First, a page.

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Tuesday, May 30, 2017

The White Ravens

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The White Ravens of Qualicum Beach By Jolle Jolles on February 17th 2016 in Animals

Qualicum Beach is just an ordinary beach town on Vancouver Island, British Columbia. What is unusual though is that a considerable number of white ravens have been sighted in the area for well over a decade. Yes that’s right, not just one white raven but a number of them! The white condition is a result of a very rare genetic disorder called leucism, which is reduced pigmentation rather than complete albinism. It is extremely rare nevertheless and even more so that multiple animals living of the same area have the same condition. But as genetic disorders are much more likely to be passed on by incestuous matings, which is not unheard of in corvids, it is likely that the initial white ravens were related.

These great photos of the curious-looking birds were taken by Mike Yip, an enthusiastic birder in the area. He explained that the two initial white ravens formed a pair already more than a decade ago and have been producing many generations of white ravens ever since, with at least 1 to 3 white birds each year! However, apparently the white ravens don’t live as long or breed as well as their black cousins, so it is uncertain how long the population of white ravens of Qualicum Beach will remain.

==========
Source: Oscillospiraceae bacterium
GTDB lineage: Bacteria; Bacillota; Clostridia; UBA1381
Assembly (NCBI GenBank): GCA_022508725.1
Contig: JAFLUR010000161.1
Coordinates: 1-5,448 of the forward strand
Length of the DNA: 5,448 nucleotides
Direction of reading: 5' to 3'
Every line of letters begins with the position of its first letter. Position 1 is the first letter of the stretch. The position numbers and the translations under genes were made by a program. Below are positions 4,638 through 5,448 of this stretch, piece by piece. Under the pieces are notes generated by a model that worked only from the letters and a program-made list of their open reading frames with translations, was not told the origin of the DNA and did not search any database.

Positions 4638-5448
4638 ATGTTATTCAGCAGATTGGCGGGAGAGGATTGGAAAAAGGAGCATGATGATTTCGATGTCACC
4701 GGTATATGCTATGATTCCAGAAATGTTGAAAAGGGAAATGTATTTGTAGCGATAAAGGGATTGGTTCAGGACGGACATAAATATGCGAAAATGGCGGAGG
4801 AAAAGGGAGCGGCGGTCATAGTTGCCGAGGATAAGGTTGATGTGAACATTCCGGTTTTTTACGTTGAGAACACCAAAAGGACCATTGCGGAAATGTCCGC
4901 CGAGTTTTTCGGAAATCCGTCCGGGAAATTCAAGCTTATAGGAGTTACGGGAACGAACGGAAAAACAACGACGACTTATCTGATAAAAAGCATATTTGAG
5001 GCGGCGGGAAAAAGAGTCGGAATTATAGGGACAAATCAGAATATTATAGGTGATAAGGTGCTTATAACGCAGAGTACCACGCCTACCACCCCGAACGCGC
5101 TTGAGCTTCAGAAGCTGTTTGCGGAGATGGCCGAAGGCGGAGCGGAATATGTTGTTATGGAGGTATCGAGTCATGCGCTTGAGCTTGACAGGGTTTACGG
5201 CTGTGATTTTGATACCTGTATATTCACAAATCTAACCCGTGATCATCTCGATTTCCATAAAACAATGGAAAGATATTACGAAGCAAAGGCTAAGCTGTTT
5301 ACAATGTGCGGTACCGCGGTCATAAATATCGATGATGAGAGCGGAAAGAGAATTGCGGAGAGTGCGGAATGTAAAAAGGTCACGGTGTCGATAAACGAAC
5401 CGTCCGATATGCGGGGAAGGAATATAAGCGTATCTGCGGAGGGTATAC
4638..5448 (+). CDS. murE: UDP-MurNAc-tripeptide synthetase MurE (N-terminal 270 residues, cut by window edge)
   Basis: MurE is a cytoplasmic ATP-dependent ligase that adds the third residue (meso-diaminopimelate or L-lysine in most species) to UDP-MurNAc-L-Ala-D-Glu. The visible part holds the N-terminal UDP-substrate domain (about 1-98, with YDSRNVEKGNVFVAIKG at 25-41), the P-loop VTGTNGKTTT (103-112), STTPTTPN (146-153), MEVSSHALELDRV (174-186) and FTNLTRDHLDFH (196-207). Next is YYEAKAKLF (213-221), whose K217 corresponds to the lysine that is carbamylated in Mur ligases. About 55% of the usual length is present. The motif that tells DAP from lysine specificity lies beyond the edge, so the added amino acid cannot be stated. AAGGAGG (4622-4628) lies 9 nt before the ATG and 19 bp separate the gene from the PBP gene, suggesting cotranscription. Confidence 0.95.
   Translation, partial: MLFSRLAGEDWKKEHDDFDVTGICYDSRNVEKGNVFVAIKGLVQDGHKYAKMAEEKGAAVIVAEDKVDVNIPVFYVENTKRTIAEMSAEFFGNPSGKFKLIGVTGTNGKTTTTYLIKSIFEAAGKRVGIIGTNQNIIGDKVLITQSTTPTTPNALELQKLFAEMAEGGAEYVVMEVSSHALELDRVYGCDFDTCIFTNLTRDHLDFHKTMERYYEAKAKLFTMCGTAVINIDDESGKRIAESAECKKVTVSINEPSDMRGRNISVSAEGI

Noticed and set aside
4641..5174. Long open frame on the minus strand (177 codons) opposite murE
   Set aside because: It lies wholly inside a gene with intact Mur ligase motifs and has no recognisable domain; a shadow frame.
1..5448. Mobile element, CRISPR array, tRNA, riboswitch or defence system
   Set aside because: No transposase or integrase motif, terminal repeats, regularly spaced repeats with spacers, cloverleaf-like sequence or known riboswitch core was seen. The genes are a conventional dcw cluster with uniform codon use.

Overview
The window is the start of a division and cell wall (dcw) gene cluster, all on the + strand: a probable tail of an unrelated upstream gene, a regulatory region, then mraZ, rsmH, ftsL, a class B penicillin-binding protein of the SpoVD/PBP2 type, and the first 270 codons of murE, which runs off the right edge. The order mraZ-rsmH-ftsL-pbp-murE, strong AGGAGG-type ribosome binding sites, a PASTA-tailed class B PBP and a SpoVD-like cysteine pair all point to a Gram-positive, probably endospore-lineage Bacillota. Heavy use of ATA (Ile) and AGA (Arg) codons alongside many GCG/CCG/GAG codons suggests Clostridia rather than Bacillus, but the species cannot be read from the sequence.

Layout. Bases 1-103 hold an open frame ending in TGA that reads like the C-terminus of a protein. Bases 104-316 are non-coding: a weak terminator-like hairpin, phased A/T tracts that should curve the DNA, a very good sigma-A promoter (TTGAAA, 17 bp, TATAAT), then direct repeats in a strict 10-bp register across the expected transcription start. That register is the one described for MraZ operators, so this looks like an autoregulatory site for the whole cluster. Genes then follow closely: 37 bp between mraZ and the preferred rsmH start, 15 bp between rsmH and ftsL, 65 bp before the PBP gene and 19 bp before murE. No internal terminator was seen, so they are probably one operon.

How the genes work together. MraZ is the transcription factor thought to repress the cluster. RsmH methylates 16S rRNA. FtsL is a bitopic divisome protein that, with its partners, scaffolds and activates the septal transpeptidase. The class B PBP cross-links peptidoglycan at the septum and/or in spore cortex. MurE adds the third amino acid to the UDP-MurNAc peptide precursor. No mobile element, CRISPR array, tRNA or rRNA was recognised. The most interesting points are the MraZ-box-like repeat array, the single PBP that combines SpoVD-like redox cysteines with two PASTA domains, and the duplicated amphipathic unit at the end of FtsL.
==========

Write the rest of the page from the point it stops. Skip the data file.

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Other posts you may like:

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Very rare white Giraffe spotted in Tanzania National Park

New species of woolly sea cucumber named after scientist’s dog
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The blog about unusual animals, nature explorations, and the latest scientific discoveries about our natural world. Design and writings by Jolle Jolles, Zoologist at the University of Cambridge.
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